How I ended leading two diabetes prevention programs in different cultures.
My fight against type 2 diabetes (T2D) is personal. T2D has made suffer, and removed from my side, many people that I loved.
As a physician specialist in internal medicine dedicated to attending patients with cardiometabolic risk factors, I attended to hundreds of people dealing with T2D complications. I spent hours convincing people to start insulin on time, to not delay, and then hours training them how to use it properly. But my heart always has been in prevention. Daily, I applied a scale of risk for T2D to all the people who attended my clinic and provide them education about their risk and how to prevent T2D.
In 2015, I was invited to collaborate in a grant proposal aiming to implement a diabetes prevention program (DPP) in Miami. I was aware of the original US-DPP and FINNISH studies, but this was the first time that I went deep into it, that I read it in detail about the implementation, about the challenges, and it was love to the first view. Despite the proposal never was submitted, I felt passionate about the program and started my shy implementation in my daily practice.
In 2016, I wrote my first intention letter to apply for a grant proposal to implement the DPP in Venezuelan high schools. For good reasons, it was rejected, I was “too junior”, with a lack of expertise in the topic. The Lown Scholar Program of the Harvard School of Public Health opens annual opportunities to apply, so I decided to prepare myself properly to apply again in 2018.
With Maria Infante, my wife, under the mentoring of Ramfis Nieto, we prepared the implementation of the Spanish version of the Prevent T2D program, which is a National US-DPP effort. We selected, hired, and trained a lifestyle coach to implement it, and we did the implementation in the community health care center of my city, Merida, in the Andes of Venezuela. With only four participants, we implemented our first DPP program for four months. This was our first experience. We saw how the participants get in love with the program. Additionally, Maria and I also did all the recommendations, she lost 16 kilograms, and I loss 12. Almost simultaneously, we implemented this program in a high school as part of the graduation project of my daughter. Four teenagers participated in the program for two months, in this case, I was the coach, and I learned how fast they can lose weight and how special and vulnerable they are to the information, without any doubt “another universe” to me, because I’m specialist in adults.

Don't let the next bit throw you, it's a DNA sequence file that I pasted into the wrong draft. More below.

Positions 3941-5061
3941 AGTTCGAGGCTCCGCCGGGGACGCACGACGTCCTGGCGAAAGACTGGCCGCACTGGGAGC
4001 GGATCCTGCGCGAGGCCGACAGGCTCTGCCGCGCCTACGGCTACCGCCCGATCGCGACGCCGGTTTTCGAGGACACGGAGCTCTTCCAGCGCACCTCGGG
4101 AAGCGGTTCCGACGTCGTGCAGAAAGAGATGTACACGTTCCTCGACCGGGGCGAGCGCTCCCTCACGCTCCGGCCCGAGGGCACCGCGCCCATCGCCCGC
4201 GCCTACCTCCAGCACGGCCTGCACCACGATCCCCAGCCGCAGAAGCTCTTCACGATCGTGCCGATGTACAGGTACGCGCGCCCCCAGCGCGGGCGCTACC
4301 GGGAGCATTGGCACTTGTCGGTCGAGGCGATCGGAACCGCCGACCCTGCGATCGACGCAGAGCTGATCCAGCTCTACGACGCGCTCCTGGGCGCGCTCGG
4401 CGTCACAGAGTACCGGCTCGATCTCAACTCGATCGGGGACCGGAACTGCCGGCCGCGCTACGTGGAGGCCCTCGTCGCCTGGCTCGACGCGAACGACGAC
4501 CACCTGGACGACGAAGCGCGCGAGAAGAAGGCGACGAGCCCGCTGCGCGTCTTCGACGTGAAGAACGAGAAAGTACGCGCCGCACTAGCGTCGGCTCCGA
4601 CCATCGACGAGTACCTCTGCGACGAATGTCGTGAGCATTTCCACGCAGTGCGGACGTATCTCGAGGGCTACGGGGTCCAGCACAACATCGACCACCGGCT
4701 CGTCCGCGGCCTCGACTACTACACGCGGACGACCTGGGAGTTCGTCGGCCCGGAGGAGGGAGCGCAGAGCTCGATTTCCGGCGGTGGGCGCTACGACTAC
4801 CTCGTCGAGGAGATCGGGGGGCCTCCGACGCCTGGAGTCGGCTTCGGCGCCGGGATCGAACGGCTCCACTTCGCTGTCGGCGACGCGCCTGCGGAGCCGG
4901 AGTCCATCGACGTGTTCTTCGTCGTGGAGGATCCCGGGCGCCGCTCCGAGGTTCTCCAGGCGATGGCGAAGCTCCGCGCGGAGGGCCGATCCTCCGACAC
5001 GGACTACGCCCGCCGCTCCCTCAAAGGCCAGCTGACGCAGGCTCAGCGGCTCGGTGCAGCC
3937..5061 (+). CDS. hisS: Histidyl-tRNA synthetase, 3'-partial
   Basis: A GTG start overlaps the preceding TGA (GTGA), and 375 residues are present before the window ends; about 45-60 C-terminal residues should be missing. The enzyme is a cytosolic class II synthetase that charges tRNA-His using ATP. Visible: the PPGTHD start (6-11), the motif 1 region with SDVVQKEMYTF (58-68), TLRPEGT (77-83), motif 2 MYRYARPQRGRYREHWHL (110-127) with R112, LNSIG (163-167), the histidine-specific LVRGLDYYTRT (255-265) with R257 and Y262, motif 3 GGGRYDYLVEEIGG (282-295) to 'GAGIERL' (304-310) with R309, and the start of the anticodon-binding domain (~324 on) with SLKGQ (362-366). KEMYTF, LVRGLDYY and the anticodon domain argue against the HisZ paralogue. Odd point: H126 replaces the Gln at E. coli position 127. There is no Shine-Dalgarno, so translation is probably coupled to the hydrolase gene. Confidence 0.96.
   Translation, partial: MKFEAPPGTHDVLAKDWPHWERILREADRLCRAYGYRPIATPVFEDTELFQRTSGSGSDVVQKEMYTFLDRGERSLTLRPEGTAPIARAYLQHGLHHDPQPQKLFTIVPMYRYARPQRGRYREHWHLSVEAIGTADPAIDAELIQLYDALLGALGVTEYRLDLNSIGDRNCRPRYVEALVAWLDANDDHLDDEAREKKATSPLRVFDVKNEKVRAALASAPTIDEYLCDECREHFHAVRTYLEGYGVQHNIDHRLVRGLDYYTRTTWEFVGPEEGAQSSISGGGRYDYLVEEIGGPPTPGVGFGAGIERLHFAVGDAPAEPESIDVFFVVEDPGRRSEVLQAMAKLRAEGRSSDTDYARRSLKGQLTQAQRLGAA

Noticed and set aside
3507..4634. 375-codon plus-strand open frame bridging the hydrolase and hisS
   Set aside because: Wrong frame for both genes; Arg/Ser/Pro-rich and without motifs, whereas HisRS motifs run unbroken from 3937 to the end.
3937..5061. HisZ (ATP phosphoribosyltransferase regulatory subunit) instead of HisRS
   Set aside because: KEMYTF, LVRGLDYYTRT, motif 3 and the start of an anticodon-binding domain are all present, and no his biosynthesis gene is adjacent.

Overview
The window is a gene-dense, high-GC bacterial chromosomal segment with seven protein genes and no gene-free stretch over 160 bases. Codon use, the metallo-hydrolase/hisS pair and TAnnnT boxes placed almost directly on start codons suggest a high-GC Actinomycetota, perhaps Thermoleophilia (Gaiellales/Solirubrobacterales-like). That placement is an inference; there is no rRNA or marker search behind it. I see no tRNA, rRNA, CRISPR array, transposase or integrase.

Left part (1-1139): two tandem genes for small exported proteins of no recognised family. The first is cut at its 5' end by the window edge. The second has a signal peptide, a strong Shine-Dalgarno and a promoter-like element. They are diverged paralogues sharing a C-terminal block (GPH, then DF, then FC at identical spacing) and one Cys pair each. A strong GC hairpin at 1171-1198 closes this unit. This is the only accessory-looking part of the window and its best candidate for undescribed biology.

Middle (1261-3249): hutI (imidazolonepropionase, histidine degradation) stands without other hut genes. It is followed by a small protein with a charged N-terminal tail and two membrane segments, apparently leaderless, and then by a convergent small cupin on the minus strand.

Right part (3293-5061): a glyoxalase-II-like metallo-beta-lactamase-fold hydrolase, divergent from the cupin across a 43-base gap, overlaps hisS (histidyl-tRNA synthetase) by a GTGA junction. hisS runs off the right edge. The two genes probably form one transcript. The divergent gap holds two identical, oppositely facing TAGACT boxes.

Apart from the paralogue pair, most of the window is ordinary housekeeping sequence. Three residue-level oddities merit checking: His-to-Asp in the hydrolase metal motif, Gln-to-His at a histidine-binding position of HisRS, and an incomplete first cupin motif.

This short experience showed me the lesson that people like and engage positively in these programs, but also that it is very difficult to retain them for the long term (months in this case). The daily challenges of the environment impose huge distractions establishing a ton of priorities in front of them. I also learned that the content of the programs needs to be adapted to the culture. Small comments in the content that do not fit into the culture created a lot of distraction, for example, the suggestion of physical activities in the snow during the winter. We do not have snow and winter in Venezuela. These small details created a lot of noise in the participants, compromising the adoption.
In 2017, under the mentoring of Dr. Jeffrey I Mechanick, with Maria and Ramfis, we started the process to transculturally adapt the DPP to the Venezuelan population. We used the Transcultural Diabetes Nutrition Algorithm process that Dr. Mechanick used to adapt recommendations to diverse countries, and we started the journey of the transculturalization process, which is more than translation to Spanish. Diverse experts from Venezuela were involved, including a nutritionist, diabetologist, general physicians, and lay volunteers. In the end, the content of the program was adapted from the Balanced Lifestyle Program, which is the content of the original US-DPP study.